Delicatessen: Upscale takes on American comfort food in a minimalist space with retractable walls.

Address: 54 Prince Street

Umberto’s Clam House: Informal Italian seafood specialist turning out clams, pastas & other straightforward dishes.

Address: 132 Mulberry Street

Ferrara Bakery and Café: Venerable outfit offering its famed cannoli & other Italian desserts, plus espresso, since 1892.

Address: 195 Grand Street

Café Habana: Folks line up at this NoLita mainstay for its grilled corn and other well-priced Cuban-Mexican eats

Address: 17 Prince Street

Fiat Café: Panini & pasta plus American breakfasts come in a snug space with a relaxed European cafe feel.

Address: 203 Mott Street

Egg Shop: Sunny little cafe focusing on everything egg including creative sandwiches, fancy Benedicts & more.

Address: 151 Elizabeth St

Vandal: Globally inspired street eats & cocktails in a splashy space with a lower-level lounge & DJs.

Address: 199 Bowery

Gemma: Stylish Bowery Hotel eatery serving up Italian fare & people-watching, with outdoor seating.

Address: 355 Bowery

Mc Nally Jackson: An independent bookstore offering a carefully curated selection of books, magazines, and more. Arranging its inventory by the author’s geographic background, the store also boasts hard-to-find indie magazines and a superb wifi-free café.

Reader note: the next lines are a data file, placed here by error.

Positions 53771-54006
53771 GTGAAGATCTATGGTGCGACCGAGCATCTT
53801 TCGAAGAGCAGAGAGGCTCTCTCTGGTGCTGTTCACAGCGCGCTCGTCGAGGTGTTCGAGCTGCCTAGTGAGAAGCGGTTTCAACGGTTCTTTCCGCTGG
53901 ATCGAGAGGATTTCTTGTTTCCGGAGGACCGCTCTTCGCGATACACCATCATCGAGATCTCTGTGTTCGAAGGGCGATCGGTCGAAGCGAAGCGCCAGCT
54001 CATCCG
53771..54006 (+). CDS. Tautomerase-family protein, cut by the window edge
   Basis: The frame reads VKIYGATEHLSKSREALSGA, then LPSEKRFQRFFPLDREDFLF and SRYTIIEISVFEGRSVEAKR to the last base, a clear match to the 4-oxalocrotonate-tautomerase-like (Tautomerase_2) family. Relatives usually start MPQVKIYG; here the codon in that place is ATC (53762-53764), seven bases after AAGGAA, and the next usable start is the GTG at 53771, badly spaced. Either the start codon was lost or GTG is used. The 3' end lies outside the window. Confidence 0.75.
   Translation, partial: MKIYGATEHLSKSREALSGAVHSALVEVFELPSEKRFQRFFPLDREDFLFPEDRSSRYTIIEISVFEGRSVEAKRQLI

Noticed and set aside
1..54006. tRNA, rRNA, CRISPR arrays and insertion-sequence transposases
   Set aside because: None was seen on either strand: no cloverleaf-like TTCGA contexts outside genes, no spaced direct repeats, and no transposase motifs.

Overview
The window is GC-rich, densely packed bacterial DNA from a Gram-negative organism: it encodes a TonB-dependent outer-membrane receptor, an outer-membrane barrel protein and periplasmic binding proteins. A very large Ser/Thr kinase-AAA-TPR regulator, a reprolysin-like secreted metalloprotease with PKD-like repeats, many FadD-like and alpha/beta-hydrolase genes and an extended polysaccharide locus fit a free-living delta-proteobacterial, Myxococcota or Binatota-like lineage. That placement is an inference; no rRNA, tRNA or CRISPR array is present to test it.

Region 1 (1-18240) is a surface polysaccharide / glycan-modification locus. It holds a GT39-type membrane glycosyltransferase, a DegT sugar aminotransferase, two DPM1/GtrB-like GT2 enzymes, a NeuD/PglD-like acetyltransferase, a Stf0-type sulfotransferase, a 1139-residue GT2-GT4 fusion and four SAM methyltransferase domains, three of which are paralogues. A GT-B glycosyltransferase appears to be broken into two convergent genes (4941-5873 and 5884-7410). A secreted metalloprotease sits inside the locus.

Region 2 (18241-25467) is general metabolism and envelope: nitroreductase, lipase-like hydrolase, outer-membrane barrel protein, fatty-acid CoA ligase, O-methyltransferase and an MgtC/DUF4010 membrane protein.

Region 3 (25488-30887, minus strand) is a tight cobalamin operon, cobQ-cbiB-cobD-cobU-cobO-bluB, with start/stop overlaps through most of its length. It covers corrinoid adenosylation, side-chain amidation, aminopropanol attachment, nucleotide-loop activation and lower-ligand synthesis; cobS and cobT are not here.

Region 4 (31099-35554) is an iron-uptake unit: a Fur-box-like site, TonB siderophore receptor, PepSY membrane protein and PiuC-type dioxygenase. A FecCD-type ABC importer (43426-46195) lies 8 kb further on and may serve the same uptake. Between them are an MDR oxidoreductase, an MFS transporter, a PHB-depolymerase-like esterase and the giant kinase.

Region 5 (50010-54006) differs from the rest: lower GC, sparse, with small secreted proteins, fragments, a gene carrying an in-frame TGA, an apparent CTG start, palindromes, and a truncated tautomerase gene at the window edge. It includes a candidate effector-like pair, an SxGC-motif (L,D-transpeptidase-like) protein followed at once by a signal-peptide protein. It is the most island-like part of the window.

Address: 52 Prince Street

Address: 195 Bowery




New Museum of Contemporary Art: The New Museum is established by an independent curator Marcia Tucker in 1977. It is dedicated to introduce new art and new ideas, by artists who have not yet received large exposure or recognition. Ever since it is founded, the museum has taken on the mission to challenge the stiff institutionalization of art museum. It continues to bring fresh air into the art world, connects it with common public and releases it from its elitist association.

Address: 235 Bowery


The Lower East Side Tenement Museum: The five-story brick tenement building at 97 Orchard was home to an estimated 7,000 people, from over 20 nations, between 1863 and 1935. The museum, which includes a visitors' center down the block, promotes tolerance and historical perspective on the immigrant experience.